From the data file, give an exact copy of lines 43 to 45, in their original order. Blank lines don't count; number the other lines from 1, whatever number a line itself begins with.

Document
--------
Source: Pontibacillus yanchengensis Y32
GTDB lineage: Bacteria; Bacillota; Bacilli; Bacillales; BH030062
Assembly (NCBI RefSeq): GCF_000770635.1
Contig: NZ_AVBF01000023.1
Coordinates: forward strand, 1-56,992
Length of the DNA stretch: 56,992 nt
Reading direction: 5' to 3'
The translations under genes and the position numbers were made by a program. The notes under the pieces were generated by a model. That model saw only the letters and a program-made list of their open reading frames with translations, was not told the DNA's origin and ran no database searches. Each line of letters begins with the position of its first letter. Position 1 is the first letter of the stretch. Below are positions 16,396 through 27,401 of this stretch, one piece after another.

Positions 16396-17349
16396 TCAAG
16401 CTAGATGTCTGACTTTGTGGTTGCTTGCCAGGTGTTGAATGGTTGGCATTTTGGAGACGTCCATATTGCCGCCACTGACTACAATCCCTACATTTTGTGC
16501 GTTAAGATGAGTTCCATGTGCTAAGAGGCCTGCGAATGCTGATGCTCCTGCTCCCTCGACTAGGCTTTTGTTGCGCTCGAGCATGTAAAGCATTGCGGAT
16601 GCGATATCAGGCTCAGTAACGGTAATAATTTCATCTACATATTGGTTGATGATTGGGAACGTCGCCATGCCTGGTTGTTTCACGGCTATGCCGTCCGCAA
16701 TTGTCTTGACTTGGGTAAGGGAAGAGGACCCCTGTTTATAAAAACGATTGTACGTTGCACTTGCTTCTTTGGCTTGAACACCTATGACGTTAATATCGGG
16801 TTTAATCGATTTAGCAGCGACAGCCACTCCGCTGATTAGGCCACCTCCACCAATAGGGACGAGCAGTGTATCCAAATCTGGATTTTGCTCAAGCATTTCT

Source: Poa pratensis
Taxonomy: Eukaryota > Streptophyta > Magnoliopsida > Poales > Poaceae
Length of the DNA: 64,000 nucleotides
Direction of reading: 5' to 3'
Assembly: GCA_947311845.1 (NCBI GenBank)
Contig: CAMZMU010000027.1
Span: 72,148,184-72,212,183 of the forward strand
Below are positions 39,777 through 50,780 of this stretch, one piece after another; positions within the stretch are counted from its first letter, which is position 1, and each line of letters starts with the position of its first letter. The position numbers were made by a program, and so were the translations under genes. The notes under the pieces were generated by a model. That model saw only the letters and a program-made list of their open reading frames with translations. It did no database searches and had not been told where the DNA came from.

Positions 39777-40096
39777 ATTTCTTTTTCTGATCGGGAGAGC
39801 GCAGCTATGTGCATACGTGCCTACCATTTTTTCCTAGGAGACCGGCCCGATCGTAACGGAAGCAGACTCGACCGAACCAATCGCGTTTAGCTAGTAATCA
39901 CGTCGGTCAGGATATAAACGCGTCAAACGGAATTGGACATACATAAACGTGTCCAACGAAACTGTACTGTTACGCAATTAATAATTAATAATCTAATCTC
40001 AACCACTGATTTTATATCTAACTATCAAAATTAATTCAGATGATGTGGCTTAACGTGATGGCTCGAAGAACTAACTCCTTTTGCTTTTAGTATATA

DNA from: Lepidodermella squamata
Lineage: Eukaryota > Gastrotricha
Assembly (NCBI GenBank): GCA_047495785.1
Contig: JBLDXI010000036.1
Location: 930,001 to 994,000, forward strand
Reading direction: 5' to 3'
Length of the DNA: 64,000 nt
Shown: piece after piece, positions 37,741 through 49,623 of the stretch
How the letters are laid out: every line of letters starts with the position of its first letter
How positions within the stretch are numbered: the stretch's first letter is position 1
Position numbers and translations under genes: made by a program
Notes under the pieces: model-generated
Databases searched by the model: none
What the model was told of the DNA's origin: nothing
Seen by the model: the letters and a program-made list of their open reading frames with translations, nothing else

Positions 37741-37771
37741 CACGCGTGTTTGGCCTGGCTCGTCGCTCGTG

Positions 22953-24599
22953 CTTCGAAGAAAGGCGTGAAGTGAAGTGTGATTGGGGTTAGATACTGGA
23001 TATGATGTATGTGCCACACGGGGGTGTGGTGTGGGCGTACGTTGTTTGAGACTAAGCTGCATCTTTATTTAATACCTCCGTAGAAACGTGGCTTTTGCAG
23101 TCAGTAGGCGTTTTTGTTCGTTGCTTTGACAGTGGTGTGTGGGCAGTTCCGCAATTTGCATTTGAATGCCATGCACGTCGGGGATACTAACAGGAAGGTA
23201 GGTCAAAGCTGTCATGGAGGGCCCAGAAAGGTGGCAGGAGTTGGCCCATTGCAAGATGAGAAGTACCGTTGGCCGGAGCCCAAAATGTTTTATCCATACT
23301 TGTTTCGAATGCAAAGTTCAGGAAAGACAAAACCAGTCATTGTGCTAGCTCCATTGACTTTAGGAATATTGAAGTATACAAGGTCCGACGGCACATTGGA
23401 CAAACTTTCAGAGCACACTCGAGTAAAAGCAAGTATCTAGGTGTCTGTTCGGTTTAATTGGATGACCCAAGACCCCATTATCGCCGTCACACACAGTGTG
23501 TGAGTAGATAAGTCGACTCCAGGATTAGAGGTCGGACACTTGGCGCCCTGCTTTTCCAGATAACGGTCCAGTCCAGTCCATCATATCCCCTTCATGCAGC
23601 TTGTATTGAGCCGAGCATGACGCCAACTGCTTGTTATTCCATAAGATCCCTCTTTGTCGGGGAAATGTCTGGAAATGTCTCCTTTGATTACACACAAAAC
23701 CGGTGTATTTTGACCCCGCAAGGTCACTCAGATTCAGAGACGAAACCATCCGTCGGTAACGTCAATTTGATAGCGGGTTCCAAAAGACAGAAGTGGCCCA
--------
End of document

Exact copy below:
Seen by the model: the letters and a program-made list of their open reading frames with translations, nothing else

Positions 37741-37771
37741 CACGCGTGTTTGGCCTGGCTCGTCGCTCGTG